Mar. 27, 2019
Chris Woodley • firstname.lastname@example.org
One College of Social Work exhibit at the University of South Carolina’s inaugural Creativibe event on Saturday, Mar. 23 received accolades for focusing on play therapy.
Clinical Assistant Professor Patrice Penney and MSW student Lara Hayes won first prize for Best in Creativity Explored for their play therapy exhibit, “Play, the Brain, and Us.” The award was presented to the exhibit that best showcased originality, creativity, and had an engaging viewer experience.
“We entered the event just wanting to share our knowledge on the importance of fun in learning experiences but didn’t learn until later that it was a competition,” said Hayes. “First place was a wonderful surprise.”
Creativibe showcased more than 100 expressions of creativity and innovation from each school across the UofSC campus, including interdisciplinary collision, groundbreaking art and virtual reality. The event is billed as part festival, part competition, part think tank.
According to Psychology Today magazine, play therapy is defined as a psychotherapeutic approach used to help children freely express repressed thoughts. The goal is to help children express themselves in healthier ways, become more respectful and empathetic and discover new and more positive problem-solving solutions.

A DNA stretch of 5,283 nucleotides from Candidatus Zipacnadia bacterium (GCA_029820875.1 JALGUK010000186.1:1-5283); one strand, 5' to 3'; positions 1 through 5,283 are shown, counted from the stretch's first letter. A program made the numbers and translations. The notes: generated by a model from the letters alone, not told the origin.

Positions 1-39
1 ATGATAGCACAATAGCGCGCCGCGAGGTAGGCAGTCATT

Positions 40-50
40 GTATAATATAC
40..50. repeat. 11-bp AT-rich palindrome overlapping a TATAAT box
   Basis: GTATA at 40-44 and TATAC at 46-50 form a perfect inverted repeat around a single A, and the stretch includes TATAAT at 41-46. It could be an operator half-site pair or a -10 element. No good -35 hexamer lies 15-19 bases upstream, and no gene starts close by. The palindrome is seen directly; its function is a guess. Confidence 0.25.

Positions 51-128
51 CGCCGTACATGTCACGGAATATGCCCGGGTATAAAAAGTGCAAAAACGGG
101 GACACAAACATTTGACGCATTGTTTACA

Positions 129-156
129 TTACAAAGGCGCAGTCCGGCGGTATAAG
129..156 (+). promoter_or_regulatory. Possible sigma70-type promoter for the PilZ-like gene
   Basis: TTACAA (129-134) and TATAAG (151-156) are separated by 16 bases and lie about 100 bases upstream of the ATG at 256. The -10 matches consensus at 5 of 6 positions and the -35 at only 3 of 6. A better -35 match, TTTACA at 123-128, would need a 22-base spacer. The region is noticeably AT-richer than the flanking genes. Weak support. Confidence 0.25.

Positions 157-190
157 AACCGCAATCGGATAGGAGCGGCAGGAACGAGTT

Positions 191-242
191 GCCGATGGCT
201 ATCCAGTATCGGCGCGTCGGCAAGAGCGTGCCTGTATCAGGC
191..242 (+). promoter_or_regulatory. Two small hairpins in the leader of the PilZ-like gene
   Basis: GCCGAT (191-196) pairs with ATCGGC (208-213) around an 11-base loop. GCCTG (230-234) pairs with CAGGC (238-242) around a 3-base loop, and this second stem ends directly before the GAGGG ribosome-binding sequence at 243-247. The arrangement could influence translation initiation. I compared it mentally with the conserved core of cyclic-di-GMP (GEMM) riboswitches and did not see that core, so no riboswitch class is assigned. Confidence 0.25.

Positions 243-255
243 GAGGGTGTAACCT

“Our exhibit highlighted the neuroscience of play as actively engaged, socially interactive, joyful and meaningful, with outcomes including enhanced memory and decision making, and improved attention and creativity,” said Penney. “There was interaction from toddlers to older adults, including children with special needs. We enjoyed having people of all ages engaged in creative, interactive play and showing how the brain and relational benefits are amazing.”
The exhibit included a walkway course with lines and spots on the ground using duct tape and other decals as well as balloons and hula hopes. According to Hayes, the obstacle of the course was that there were no directions. Participants were encouraged to be creative in how they chose to navigate the walkway.
“While our presentation aimed to inform participants about the neuroscience of playful learning experiences, we also showcased the importance of leadership and the power of genuinely connecting with others,” said Hayes. “It was fun to watch participants hesitantly approach our exhibit, knowing they were likely going to be asked to run through our ‘obstacle course,’ and then radiate confidence after they were finished. We are thrilled that our exhibit was so successful.”